Consumer Life

Superproducer Jermaine Dupri has a long-winded essay on Huffington Post about how Steve Jobs is killing music. The same complaint was made by others recently. It seems that that Mr. Dupri feels the consumer better buy the whole album or else. Singles, he claims, are pointless. So Jay-Z’s “American Gangster” (now available at fine bittorent sites worldwide) will not be sold at iTunes, because that means he’ll have to sell tracks piecemeal. Why do you insist on denying us your dollars? he continues, why do you think you’re free to enjoy what you want to enjoy? (I’m paraphrasing, but you get the gist.). Now, iTunes – Coincidentally as big as it is these days only because it’s the only legal download service so far that has actually fucking worked! – has proved that people are more than willing to pay for music they want. Which seems to indicate that – hey! – it’s not the death of commercial music after all! I do see how it might pose a problem for a stagnant music industry, though. These days it takes scores of producers and creators to piece together an album anodyne enough to have mass market appeal and sell big. I think “Say My Name”, the Desiny’s Child single, had something like seven writers. We’re talking about a song that’s three words long, people!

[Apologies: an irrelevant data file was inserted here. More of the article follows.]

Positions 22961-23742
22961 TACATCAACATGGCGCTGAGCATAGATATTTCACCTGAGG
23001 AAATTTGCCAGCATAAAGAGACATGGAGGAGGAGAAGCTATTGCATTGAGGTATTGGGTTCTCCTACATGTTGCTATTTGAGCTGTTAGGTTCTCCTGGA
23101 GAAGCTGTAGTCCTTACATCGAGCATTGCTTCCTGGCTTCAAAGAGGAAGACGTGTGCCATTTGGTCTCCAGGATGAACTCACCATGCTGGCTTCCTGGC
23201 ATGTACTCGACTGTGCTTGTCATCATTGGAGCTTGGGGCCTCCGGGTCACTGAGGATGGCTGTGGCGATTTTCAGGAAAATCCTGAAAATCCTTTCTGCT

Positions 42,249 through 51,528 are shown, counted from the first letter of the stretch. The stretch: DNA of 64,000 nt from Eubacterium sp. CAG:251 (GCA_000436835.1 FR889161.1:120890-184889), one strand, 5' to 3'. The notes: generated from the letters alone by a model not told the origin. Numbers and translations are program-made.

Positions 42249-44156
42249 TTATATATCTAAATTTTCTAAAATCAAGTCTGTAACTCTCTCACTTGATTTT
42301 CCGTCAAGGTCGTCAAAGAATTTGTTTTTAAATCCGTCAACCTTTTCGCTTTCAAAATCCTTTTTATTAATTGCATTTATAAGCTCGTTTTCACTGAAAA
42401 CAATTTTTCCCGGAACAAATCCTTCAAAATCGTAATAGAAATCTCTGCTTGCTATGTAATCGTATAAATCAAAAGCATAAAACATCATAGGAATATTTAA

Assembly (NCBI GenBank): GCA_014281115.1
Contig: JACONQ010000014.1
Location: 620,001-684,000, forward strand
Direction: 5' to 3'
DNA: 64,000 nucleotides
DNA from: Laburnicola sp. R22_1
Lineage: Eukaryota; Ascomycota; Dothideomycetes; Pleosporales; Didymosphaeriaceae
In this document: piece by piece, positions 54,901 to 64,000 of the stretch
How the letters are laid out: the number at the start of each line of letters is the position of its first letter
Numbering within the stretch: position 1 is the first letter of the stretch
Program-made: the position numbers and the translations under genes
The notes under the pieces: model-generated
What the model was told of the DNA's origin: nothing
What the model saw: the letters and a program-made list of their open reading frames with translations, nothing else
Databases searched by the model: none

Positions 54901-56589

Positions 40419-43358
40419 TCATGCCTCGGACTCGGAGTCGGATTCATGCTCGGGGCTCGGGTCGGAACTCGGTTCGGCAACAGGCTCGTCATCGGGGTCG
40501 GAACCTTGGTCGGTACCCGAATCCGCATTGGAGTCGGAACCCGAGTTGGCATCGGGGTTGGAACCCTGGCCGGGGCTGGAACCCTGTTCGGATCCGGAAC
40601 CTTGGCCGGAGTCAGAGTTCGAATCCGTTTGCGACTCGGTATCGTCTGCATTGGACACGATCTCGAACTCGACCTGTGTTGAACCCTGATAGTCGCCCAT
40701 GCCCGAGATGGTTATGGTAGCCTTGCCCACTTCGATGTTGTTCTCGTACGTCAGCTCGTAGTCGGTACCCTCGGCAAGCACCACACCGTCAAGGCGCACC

Besides, the pop industry was built on the back of the single. Part of the reason people don’t want to buy a full, overpriced CD these days is that they’re not worth it. You might get one, possibly two decent singles, but the rest is filler. I should add that I do respect the artists: I may not agree with the way they do business, but after all, it is their right to choose how their music is sold. As it is the right of the customer to disagree with that, and not support the artist and go elsewhere.

For better or worse, digital life has changed the entertainment industry. Has it benefited the consumer? Sure. I was happy to pick up, say, Mika’s “Grace Kelly” single for a buck at the iTunes store a while ago. It was what I wanted. If I wanted the whole album, I would have bought it. But the thing is, ten years ago, I would still only would have wanted the single. If I’d had to buy the whole thing, I most likely wouldn’t. I WOULD HAVE TAPED IT OFF THE RADIO!!!

Guys, what you fail to see is: consumers flock to iTunes (and Amazon), because they deliver what the customers want. Kill the single, what do you get? Not a dime more. What you WILL get is a hell of a lot more P2P illegal downloading. And you can take that to the bank (though it won’t help you with the mortgage). As I said, I do respect the artist, and I’m happy to support the artist for his troubles. But the invisible hand that’s been used to justify ripping off customers for decades is the same hand that just bitchslapped you.

UPDATE: According to Valleywag, it seems the iTunes store does allow artists to sell album-only music. So where’s the problem?

20.11.2007 • Permalink

iLife ‘08

Now, I really dig my new Macbook. It’s way faster than my old iBook and I can actually get work done at home again. I’ll try to defrag the iBook, though – a laptop for random travel can come in handy, after all. Now, the MB isn’t perfect. I’m startng to adjust to the larger size, though I still prefer the 12″-screen. Still, the xtra screen real estate ain’t bad.